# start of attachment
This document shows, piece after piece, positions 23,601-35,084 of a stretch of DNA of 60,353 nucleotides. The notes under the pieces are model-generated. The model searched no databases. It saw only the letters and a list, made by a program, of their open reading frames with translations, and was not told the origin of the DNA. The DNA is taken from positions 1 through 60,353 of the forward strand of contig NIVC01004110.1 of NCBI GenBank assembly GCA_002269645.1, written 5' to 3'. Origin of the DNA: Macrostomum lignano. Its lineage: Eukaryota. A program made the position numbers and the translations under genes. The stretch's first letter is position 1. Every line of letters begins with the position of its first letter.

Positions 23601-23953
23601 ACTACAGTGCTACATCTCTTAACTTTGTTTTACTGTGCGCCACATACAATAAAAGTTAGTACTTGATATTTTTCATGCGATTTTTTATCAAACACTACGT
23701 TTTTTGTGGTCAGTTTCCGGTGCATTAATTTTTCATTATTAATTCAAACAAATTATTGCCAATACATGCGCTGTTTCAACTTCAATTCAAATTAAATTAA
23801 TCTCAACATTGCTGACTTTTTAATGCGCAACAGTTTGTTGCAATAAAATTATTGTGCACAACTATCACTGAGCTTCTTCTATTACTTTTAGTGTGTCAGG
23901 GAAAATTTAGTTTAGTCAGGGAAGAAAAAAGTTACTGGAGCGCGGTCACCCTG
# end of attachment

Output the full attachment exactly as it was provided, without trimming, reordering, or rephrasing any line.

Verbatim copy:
This document shows, piece after piece, positions 23,601-35,084 of a stretch of DNA of 60,353 nucleotides. The notes under the pieces are model-generated. The model searched no databases. It saw only the letters and a list, made by a program, of their open reading frames with translations, and was not told the origin of the DNA. The DNA is taken from positions 1 through 60,353 of the forward strand of contig NIVC01004110.1 of NCBI GenBank assembly GCA_002269645.1, written 5' to 3'. Origin of the DNA: Macrostomum lignano. Its lineage: Eukaryota. A program made the position numbers and the translations under genes. The stretch's first letter is position 1. Every line of letters begins with the position of its first letter.

Positions 23601-23953
23601 ACTACAGTGCTACATCTCTTAACTTTGTTTTACTGTGCGCCACATACAATAAAAGTTAGTACTTGATATTTTTCATGCGATTTTTTATCAAACACTACGT
23701 TTTTTGTGGTCAGTTTCCGGTGCATTAATTTTTCATTATTAATTCAAACAAATTATTGCCAATACATGCGCTGTTTCAACTTCAATTCAAATTAAATTAA
23801 TCTCAACATTGCTGACTTTTTAATGCGCAACAGTTTGTTGCAATAAAATTATTGTGCACAACTATCACTGAGCTTCTTCTATTACTTTTAGTGTGTCAGG
23901 GAAAATTTAGTTTAGTCAGGGAAGAAAAAAGTTACTGGAGCGCGGTCACCCTG